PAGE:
PPNR allows a bank to fund the building of allowances (reserves) for loan losses and thereby protect its capital. As a result, the revenue banks generate over the planning horizon becomes their first line of defense against the projected increase in credit losses. In 2019, the Fed’s severely adverse scenario estimated that the 18 banks would be able to generate $327bn in PPNR over the 9 quarters of the stress planning horizon. Under the alternative scenario, we project that PPNR would fall $40bn or 12.9 percent relative to the DFAST 2019 projections.[4] The main drivers of the decrease in PPNR relative to last year’s stress tests are the higher noninterest expense driven by the expansion of bank balance sheets in the first quarter of 2020. The growth in bank assets would have also led to an increase in projected net interest income, but the lower path of interest rates in the alternative scenario wipes out almost all of those gains. Meanwhile, noninterest income is projected to increase $80bn, or 13.1 percent relative to DFAST 2019.

As shown in Exhibit 3, under the alternative scenario, the average implied SCB would rise from 3.9 percent to 4.2 percent to account for the decrease in PPNR. Combining both the increase in losses and the lower revenues, a second wave of COVID-19 is projected to raise the SCB 80 bp on average across the 18 banks that participated in DFAST 2019.

Some observations on the size of trading, counterparty, and operational risk losses . . .

The results in this note follow the assumptions of DFAST 2019, which required the banks subject to the GMS and large counterparty default shock to recognize about $90bn in trading and counterparty mark-to-market losses in the first quarter of the planning horizon. The GMS component of the stress tests includes a set of hypothetical shocks to a large set of asset prices, credit spreads, and interest rates. A recent blog post by Coryann Stefansson at SIFMA  demonstrates that financial markets did not experience severe dislocations in the first quarter of 2020, in part because banks are well-capitalized and their balance sheets highly liquid. In other words, the severe losses projected by the Fed’s GMS simply did not occur under a very high-stress scenario.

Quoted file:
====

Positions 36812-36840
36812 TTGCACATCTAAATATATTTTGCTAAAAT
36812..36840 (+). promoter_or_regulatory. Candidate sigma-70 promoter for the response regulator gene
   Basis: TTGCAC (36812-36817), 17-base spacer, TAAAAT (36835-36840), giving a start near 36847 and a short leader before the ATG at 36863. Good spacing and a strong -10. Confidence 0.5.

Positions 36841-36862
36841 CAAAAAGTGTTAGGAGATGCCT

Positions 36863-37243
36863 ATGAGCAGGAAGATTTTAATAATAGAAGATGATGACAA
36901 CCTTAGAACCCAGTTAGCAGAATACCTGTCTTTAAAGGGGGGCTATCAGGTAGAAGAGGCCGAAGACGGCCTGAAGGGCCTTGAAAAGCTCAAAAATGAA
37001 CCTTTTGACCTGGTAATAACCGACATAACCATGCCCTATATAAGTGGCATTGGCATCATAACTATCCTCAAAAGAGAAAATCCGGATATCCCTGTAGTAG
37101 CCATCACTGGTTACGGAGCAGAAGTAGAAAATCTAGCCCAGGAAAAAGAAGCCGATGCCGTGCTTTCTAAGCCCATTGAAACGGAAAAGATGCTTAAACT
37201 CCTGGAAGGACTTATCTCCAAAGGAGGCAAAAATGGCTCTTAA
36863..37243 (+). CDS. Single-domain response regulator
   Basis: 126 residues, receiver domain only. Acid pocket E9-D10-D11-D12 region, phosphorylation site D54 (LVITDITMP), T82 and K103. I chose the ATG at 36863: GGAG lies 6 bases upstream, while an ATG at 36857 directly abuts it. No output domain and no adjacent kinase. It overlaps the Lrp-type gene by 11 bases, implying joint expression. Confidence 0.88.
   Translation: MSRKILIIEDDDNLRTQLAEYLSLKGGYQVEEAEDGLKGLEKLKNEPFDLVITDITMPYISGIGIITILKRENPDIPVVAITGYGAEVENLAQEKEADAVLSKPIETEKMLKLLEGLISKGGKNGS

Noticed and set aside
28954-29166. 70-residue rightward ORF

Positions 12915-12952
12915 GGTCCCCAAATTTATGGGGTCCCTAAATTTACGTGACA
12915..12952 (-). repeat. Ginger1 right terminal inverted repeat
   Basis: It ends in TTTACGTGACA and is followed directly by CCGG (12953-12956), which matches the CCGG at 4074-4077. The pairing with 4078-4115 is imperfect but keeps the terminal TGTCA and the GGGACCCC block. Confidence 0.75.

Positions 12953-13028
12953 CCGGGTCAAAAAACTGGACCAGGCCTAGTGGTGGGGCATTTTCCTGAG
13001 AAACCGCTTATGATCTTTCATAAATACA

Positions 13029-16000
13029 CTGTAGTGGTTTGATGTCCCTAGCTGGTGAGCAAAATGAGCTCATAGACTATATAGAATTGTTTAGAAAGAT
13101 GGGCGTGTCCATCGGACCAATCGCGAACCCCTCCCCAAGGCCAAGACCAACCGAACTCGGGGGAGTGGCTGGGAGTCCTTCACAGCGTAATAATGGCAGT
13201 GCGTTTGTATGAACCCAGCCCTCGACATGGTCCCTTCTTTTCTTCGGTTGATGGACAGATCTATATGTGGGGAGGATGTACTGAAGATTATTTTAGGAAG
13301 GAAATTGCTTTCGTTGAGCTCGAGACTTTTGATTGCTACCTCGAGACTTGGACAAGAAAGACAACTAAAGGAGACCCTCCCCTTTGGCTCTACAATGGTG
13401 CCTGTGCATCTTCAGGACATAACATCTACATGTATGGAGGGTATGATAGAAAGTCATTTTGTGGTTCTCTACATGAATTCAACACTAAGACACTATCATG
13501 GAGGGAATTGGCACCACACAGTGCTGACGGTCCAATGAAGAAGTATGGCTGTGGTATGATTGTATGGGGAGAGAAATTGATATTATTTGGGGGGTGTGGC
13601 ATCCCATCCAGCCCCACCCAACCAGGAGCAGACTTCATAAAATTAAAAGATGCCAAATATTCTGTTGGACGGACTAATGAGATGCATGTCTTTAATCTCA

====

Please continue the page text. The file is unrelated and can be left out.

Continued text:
In addition, the projections for PPNR already include trading losses as a separate subcomponent of noninterest income. Specifically, those projections include $50bn in trading losses booked in the second and fourth quarters of 2020 (driven by the double spike in the BBB corporate bond yield in the alternative scenario). So, incorporating both the entire GMS losses as well as trading income losses results in effectively double counting the impact of asset price movements on bank revenues.

For these two reasons, a recalibration of banks’ SCBs under a more severe macroeconomic scenario should take a haircut to GMS losses. For example, reducing trading and counterparty losses by one-third would reduce the aggregate SCB from 4.2 to 3.9 percent.

Meanwhile, the PPNR projections discussed in the previous section also include $123bn in expenses due to losses from operational-risk events such as fraud, lawsuits, litigation-related expenses, and other disruptions. The operational-risk losses derived in the stress tests are mainly derived from bank losses banks during the 2008 financial crisis. As noted in a post by Greg Baer and Anna Harrington, these losses appear significantly overstated in CCAR. Therefore, operational losses associated with the current health crisis will likely be a small fraction of the litigation-related losses registered in the 2008 financial crisis and assumed in CCAR. Reducing operational risk losses by one-third would decrease the aggregate SCB from 4.2 to 3.8 percent.